First – it would point to continuously rising prices, especially in gateway U.S. cities.
Second – it would point to a lot of shady transactions and attempted shady transactions.

What should real estate players do?  Two things:

First – don’t let this wall of money pushing up prices push you away from your good underwriting.  The fact that other players are making a rational choice to overpay – based on their political circumstances, should not push U.S. real estate players to overpay when we don’t necessarily have those political circumstances.  Said another way, don’t fall prey to the greater fool theory that because prices are rising for the foregoing reasons it means that the underlying value of the item in question justifies its price.  And said still another way, the wall of money flowing into the U.S. pushing up prices will come to an end at some point, at which time the pricing could fall precipitously.

Second – in view of my prediction of increased efforts of frantic wealthy persons in other nations trying to get their money out, and the obvious benefits to third parties in assisting them in doing so, I suggest increased scrutiny of who you are dealing with.  In this regard, I suggest that U.S. real estate players be “over-careful.”  So called “know-your-client” and other protections should be increased.  It is never worth it to take a risk of breaking U.S. laws to capitalize on this otherwise potentially beneficial situation.  And, to belabor the point, turning a blind eye by pretending not to see something that has a funny smell to it, and hoping it will be ‘okay’ to claim ignorance if the matter is later challenged, doesn’t work either, as when it all comes to light everyone’s reputation is burned and sometimes irreparably.

Third – ‘if you can’t beat ‘em, join ‘em.”  What I mean by this is that in a gold rush the people selling picks and shovels always do well.  This means that U.S. real estate players with the reputation and ability should consider working with the foreign money in an advisory, co-investment or other similar capacity.  To be clear, I am not advocating taking advantage – I am advocating the opposite; namely, being an honest U.S. teammate to help the foreign money be invested safely in U.S. real estate in a win/win manner.

That is my philosophizing for today.

A last thought – if you feel the need/desire to speculate, maybe buy Bitcoin.  Jamie Dimon is no fool and he said the following about Bitcoin:

“If you were in Venezuela or Ecuador or North Korea or a bunch of parts like that, or if you were a drug dealer, a murderer, stuff like that, you are better off doing it in bitcoin than U.S. dollars,” he said. “So there may be a market for that, but it’d be a limited market.”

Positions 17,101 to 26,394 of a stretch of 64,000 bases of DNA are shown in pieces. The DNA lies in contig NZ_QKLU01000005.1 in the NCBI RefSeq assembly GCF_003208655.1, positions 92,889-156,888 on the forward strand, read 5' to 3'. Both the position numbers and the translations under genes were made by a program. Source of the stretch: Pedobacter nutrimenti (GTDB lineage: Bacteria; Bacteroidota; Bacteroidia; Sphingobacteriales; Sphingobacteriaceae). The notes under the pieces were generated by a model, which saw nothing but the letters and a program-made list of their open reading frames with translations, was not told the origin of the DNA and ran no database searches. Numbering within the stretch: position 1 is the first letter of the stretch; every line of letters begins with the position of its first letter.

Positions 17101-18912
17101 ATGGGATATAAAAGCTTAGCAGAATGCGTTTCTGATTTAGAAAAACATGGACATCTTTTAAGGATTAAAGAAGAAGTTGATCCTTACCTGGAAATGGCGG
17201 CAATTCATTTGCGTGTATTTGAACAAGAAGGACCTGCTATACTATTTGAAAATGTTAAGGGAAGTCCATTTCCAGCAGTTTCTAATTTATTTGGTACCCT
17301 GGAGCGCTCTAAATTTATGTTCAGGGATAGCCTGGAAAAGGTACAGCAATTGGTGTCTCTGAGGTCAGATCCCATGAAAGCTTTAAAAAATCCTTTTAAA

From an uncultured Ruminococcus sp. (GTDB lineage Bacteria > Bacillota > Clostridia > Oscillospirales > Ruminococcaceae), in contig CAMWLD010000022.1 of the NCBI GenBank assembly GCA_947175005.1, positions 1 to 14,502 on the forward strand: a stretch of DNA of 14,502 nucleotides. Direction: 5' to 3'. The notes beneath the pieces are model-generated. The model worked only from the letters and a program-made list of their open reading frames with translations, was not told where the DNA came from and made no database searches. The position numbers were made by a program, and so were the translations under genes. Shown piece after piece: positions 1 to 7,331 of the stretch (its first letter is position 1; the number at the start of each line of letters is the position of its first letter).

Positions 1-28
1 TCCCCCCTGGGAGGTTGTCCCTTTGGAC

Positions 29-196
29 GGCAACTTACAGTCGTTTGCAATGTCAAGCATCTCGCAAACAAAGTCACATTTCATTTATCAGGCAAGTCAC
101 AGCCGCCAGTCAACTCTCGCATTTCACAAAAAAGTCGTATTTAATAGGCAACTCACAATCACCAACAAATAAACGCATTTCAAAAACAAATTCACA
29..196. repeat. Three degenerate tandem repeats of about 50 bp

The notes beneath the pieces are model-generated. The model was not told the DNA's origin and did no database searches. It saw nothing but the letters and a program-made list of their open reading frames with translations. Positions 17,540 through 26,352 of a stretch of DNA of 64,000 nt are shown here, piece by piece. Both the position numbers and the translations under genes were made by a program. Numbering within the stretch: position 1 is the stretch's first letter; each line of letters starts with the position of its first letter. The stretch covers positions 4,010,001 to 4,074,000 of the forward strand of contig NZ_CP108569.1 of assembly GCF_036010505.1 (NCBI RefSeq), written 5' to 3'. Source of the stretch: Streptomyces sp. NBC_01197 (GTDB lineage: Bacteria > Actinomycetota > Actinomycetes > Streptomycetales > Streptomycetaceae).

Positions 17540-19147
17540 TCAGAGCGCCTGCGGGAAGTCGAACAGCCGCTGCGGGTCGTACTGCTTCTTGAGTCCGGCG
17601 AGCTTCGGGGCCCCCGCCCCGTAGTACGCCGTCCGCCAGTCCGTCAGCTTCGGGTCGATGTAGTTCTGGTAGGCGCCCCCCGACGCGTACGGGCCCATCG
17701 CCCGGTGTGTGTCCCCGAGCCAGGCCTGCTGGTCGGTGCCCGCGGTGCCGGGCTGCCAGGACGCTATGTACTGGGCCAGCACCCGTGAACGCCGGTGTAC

So if my theory that there is a wall of illegal money exiting autocratic regimes, it may result in pushing up the price of Bitcoin.

To be clear I am NOT advocating buying Bitcoin – and I don’t intend to buy it myself – but it might be a fun ride for the pure thrill of gambling and not having to fly out to Las Vegas.

Platforms – The Flavor of the Month In Real Estate Investing

In the old days a sponsor found a deal to buy a real estate asset and called up a financial party (either a fund or other institution).  They would form a joint venture and purchase the asset and that would be that.  Of course those – relatively simple – deals continue today; however, more and more we see clients entering into a more long-term relationship.

Here are some (philosophical?) perspectives on the various types of relationships that can ensue between sponsors and financial partners.  Since I have been (happily) married for over thirty years — and therefore know nothing about dating — I thought I would relate my thoughts here to the dating process.

The first level is the one I mentioned above, i.e. the sponsor finds deals on a one-off basis and when she finds a deal goes around to money partners until one is interested.  Then they form a joint venture and close.  I would call this casual dating since no one is obligated to do more than the single deal at hand.

The second level is what is often called a “programmatic relationship.”  This is where the sponsor and the financial partner enter into what we called a “Deal Production Agreement”, although there are other names for these types of arrangements.  Basically this means that the sponsor will seek out deals and give the financial partner “first dibs” on the deals.  Often the financial partner asks for exclusivity (or at least the first look) and sometimes the sponsor asks for the financial partner to pay part of its overhead or pursuit costs in return; however, these issues are typically heavily negotiated on both sides.  By the way, sometimes there is no agreement at all and the parties just handshake that the sponsor will show the deals to the financial partner and they will try to work together.  I would say this is like going steady (for old-timers) or being “in a relationship” (for people in the middle) or “making it Facebook official” (for the millennials).

The third level is a formal agreement to form a Newco, which is a joint venture between the Sponsor and the Financial Partner.  Newco will be used to do new deals, with typically Newco forming a special purpose subsidiary for each deal.  The Sponsor will pre-agree to post a certain (smaller) percentage of the capital needed for the new deals done by Newco and the Financial Partner will agree to post the rest.  There are quite a number of important issues to be negotiated in these types of arrangements since the parties are really joined together.  For example, are deals “crossed?  Can the Sponsor do the deal without the Financial Partner if the Financial Partner disapproves the deal?  How much discretion does the Sponsor have?  What if the Financial Partner just doesn’t fund any deals what can the Sponsor do about it?  How does the promote split work – does the Financial Partner get its pro rata share of the promote or some smaller amount; does the Financial Partner pay a promote or not?; does the Financial Partner participate in the payment of fees or receive a portion of any fees?  Going back to the dating analogy, this is like moving in together, but you aren’t really married yet – with the added twist that, when you move in together, you invariably need to think about how much you want to share and how much you want to keep separate.  But, at the end of the day, in a program, typically each party keeps its own business and if there is a divorce they are (moderately) easily able to go their separate ways.